2018 Ford F-150: Harder, Better, Faster, Stronger
Is the refreshed F-150 still the best pickup around? We take it for a spin.
“There’s no such thing as a perfect pickup truck,” I proclaimed to Ford’s marketing manager for the F-150 during a round of recent test drives for Ford Truck Enthusiast. There isn’t, but I was struggling to find a single thing I didn’t like about the trucks I had been driving all morning. “I disagree,” came the response from Ford’s rep. Then, the F-150 truck began to back up that reply at Zingerman’s Cornman Farms in Dexter, Michigan, where I was test-driving the entire range of revised 2018 F-150 pickup trucks.
To be clear, no truck is perfect. But before we get into the nitty-gritty about the F-150’s mid-cycle refresh, know that the truck is the best it has ever been. It’s easily the best half-ton truck on sale and is a solid performer across the range, including at the entry level.
At first glance the changes to the F-150 are cosmetic. There’s a new front fascia with several different grille offerings. There are new headlights and wheels. The tailgate and taillights are different. Some of the new tailgates even carry an embossed F-150 logo on them.
It’s all quite lovely to my eyes, really. It brings the truck’s design in parity with the new-generation Super Duty. Although I’m not convinced I like every grille option, the fact that Ford offers so many of them means that if there’s one you don’t like, odds are you can specify the truck without it. It’s all about giving people options.
At around $40,000, this XLT is a truck I could live with happily every day. It’s great for people who need a truck but don’t want to go overboard with options.
There are several great new interior treatments. On the Limited, there’s a blue Navy Pier interior. With the XLT Sport, there’s a newly designed trim-specific interior. The range-topping Platinum sports a classy Dark Marsala treatment. Finally, on King Ranch, the Kingsville interior immediately transports you to Texas. All the materials feel top notch, and on the upgraded trims, soft-touch materials abound.
The big changes, though, lie underneath the hood. For 2018 most of the engines are either new or refined. Replacing the 3.5L naturally-aspirated V6 is a new 3.3L unit that makes 290 horsepower and 265 lb-ft of torque. The 2.7L EcoBoost sees a boost of torque by 25 lb-ft to a solid 400 lb-ft. The 5.0L V8 is upped to 395 horsepower and 400 lb-ft of torque. The 3.5L EcoBoost remains unchanged because it was improved last year to 375 horsepower and 470 lb-ft of torque. Raptor is also unchanged.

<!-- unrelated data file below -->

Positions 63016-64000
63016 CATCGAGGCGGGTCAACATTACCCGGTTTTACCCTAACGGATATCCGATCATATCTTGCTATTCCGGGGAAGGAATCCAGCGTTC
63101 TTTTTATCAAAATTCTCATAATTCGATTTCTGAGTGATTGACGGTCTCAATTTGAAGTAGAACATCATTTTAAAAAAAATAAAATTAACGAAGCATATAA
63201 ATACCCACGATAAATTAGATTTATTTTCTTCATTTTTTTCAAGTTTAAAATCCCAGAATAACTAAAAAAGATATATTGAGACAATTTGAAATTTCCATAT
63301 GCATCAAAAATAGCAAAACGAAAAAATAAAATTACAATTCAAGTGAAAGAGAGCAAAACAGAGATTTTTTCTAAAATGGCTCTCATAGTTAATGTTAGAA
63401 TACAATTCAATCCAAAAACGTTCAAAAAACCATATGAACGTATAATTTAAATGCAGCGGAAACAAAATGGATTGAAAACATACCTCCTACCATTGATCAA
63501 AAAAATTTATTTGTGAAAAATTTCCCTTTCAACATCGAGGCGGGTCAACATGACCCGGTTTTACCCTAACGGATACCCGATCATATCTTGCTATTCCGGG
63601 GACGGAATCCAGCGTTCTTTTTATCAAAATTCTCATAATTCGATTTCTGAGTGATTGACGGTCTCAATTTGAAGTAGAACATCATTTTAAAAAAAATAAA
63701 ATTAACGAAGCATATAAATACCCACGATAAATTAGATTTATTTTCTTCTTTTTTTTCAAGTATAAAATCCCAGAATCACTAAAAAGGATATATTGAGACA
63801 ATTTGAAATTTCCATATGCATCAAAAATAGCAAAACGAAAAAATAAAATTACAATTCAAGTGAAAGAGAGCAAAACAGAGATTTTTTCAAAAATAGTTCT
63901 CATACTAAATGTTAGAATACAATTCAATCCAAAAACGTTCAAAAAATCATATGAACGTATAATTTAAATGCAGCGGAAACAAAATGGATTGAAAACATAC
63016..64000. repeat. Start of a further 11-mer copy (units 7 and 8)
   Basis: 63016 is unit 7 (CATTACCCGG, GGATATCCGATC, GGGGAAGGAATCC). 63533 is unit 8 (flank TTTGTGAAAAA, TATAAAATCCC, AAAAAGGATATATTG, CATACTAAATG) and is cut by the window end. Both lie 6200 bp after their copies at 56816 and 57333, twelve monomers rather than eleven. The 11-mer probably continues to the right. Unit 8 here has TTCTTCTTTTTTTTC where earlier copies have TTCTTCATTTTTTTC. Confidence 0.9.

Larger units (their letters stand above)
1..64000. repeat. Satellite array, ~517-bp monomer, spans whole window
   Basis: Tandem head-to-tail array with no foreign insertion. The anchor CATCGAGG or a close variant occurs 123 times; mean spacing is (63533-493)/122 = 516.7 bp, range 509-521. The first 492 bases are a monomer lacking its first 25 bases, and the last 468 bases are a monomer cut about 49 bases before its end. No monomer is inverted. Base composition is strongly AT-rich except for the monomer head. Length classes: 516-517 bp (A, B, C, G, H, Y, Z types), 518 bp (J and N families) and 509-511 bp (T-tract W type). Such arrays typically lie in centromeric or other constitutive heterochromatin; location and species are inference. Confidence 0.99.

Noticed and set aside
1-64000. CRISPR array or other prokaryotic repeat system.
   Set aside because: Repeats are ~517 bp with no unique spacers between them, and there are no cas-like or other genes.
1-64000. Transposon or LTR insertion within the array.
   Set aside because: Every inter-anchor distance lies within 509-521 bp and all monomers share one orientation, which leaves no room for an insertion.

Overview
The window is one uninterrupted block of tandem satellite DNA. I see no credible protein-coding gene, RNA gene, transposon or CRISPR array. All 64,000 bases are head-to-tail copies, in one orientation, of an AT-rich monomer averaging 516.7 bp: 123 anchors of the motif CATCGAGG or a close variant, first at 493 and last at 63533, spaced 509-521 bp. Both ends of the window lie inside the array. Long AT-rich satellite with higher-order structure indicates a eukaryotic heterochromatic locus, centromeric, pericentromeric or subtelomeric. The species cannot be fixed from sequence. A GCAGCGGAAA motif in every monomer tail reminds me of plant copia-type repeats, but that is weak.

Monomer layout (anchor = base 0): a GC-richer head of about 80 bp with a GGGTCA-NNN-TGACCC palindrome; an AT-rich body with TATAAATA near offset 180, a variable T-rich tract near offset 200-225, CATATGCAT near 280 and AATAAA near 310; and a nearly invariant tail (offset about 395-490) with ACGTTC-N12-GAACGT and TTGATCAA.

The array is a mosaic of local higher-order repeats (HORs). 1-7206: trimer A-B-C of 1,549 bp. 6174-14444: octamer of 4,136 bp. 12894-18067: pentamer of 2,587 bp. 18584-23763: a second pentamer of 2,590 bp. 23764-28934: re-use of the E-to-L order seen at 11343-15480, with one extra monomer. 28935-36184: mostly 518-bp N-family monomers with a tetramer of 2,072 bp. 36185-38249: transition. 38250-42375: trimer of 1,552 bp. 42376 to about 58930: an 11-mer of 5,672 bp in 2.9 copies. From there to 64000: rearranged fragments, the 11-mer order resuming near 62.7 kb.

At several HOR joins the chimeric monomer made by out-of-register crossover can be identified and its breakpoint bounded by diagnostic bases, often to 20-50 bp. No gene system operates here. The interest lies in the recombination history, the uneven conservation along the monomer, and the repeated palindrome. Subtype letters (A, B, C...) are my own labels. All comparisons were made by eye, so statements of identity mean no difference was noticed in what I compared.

The Surprise of the Day
I popped into a base 3.3L V6 with a pretty blue exterior and tan interior. It was a SuperCrew with tons of space and a bench seat up front. Options were limited to four-wheel drive and the SYNC 3 screen. No navigation was on hand, or any other premium technology or feature offering.
I quickly plugged in my phone to bring up Android Auto (or Apple Car Play for iPhones), and I instantly had Waze and my entire music library on the eight-inch touchscreen. There’s no need to have a fancy infotainment system when you can just use your phone.
The B&O Play stereo sounds better than the Sony it replaces. A lot better. If you like to listen to music while driving, you’ll appreciate the new premium offering.
On the road, the 3.3L is surprisingly quiet. In the business, we call that Noise, Vibration, and Harshness (NVH) and it’s kept in check. While some of the materials that you don’t usually touch are hard plastic, at no point does the truck feel cheap. There are niceties such as USB charging ports in the back for passengers.
Acceleration is brisk with or without cargo in the bed. We were offered 1,000 lbs of mulch to help test the truck’s capability. The six-speed transmission is revised for the new engine and shifts are smooth and predictable. Heck, pulling out of the farm I gave the truck a bit more throttle than I thought I did and got the back-end to break loose a bit.
At around $40,000, this XLT with some thoughtful options is a truck I could live with happily every day. Work truck fleets customers are going to be thrilled with the new engine, as are people who need a truck but don’t want to go overboard with options.
If you need more towing oomph with a slightly-better EPA fuel economy estimate, order the 2.7L EcoBoost V6. The best part? It’s only $995 bucks.